"I was born in the summer."

Translation:Jag är född på sommaren.

January 18, 2015

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Why is "i sommaren" not a correct answer?


You can rarely directly translate prepositions from English when they’re used abstractly. Swedish just uses på sommaren for ’in the summer’. Instead you say i sommar to mean ’this summer’.


Does the same hold for other time references? Like, "Jag är född på fredag" for "I was born on a Friday" vs. "i fredag" for "this (coming) Friday"?


No, it’s different for weekdays.

  • På fredag = This closest Friday.
  • I fredags = Last Friday
  • På fredagar = On Fridays
  • Nästa Fredag = On Friday next week.


In another example it said "i Juni" for "I was born in June"

If it were "in summer" rather than "in THE summer" would it still be "på"?

Or would it not make sense in Swedish to say "in summer" rather than "in THE summer"?


No, we usually talk about seasons with a definite article.


Why is "är" used instead of "var"?


We say är född if we're still alive, and var född about people who aren't alive anymore. Carl von Linné var född 1707 but Min lillebror är född 1997. 'My little brother was born 1997'


Why do you have to say "är född"? With most verbs I notice that you don't use är. Is född a verb?


Would "Jag föddes på sommaren" be correct for this?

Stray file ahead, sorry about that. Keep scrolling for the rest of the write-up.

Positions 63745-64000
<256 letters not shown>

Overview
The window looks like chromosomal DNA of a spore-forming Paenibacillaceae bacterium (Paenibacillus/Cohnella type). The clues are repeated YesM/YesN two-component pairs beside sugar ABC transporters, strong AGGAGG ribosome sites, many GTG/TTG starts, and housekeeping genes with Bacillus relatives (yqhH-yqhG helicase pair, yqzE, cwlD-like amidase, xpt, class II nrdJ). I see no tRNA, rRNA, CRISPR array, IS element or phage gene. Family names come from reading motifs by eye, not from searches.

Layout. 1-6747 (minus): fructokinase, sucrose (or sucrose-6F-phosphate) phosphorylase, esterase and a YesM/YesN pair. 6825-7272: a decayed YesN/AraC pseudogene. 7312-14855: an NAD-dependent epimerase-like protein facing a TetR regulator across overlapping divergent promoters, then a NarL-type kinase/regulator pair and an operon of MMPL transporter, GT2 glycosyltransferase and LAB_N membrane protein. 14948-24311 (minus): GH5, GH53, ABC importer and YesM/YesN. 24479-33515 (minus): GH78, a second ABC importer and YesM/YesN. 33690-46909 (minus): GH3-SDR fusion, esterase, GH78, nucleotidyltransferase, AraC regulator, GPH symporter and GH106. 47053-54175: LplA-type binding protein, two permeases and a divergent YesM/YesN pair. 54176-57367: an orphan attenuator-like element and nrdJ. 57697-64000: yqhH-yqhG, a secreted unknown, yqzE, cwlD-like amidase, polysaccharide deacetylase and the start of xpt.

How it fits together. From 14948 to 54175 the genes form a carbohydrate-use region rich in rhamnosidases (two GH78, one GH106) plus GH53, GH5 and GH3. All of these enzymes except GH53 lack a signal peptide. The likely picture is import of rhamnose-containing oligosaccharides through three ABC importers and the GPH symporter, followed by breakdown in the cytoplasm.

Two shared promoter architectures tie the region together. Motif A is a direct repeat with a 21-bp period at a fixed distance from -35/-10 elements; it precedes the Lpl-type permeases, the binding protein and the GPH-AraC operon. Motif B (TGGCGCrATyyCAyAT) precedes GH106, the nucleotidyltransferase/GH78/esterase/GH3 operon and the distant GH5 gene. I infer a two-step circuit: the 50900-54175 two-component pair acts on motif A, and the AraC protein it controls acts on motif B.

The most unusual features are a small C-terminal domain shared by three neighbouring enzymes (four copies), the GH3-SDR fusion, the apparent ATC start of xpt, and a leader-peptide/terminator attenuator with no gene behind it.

So, I was born in January = jag är född i januari, but I was born in the winter = jag är född på vintern?

Any good rules for 'i' and 'på'? I struggle with: På pubben - to the pub På bussen - on the bus På vintern - in the winter På tal om - speaking of


It's too big a question to cover extensively, but just a few short hints.
days with – på måndag – 'on Monday' (also på natten, på dagen)
months with i – i november – 'in November'
seasons with på sommaren – 'in summer'
years with no preposition född 1980 – 'born in 1980'
decades with på nittiotalet – 'in the 90s'
centuries also with – *på nittonhundratalet – 'in the 1900s' or 'in the 20th century'

For places, the general idea is much the same as in English: is like 'on' – 'on top of' and i is like 'in' – inside. The problem of course is that for abstract meanings when we aren't really 'on top of' or 'inside' something, the languages often make different choices.

So it's not unexpected that we say i skogen 'in the forest (a situation where we're clearly 'inside' something) and på golvet 'on the floor' (clearly 'on top of') but other cases aren't that clear.
Many institutions/activities use , e.g: på jobbet 'at work', på bio 'at the movies'. But there are lots of exceptions, too.


föda (föder/födde) is a verb, but from what I know its mostly used as the verb for giving birth, so literally translated in this sentence is 'I am birthed in summer).

Föddes (passive form) is used to state youre born somewhere so I believe 'Jag föddes på sommaren' could also be correct.


The TTS on this phrase gives a really clear hard "g" on "jag", and I think this is the first time I've really heard it from the TTS. Is there a rule as to when the "g" is pronounced this way?

And, if the sentence were spoken in English with that emphasis, it'd be implying that the "I" is in contrast to someone else. Similar in Swedish?


Normally not, unless it’s emphasised as you say.


If i say för what does it mean?


I thought är would be I "am" born

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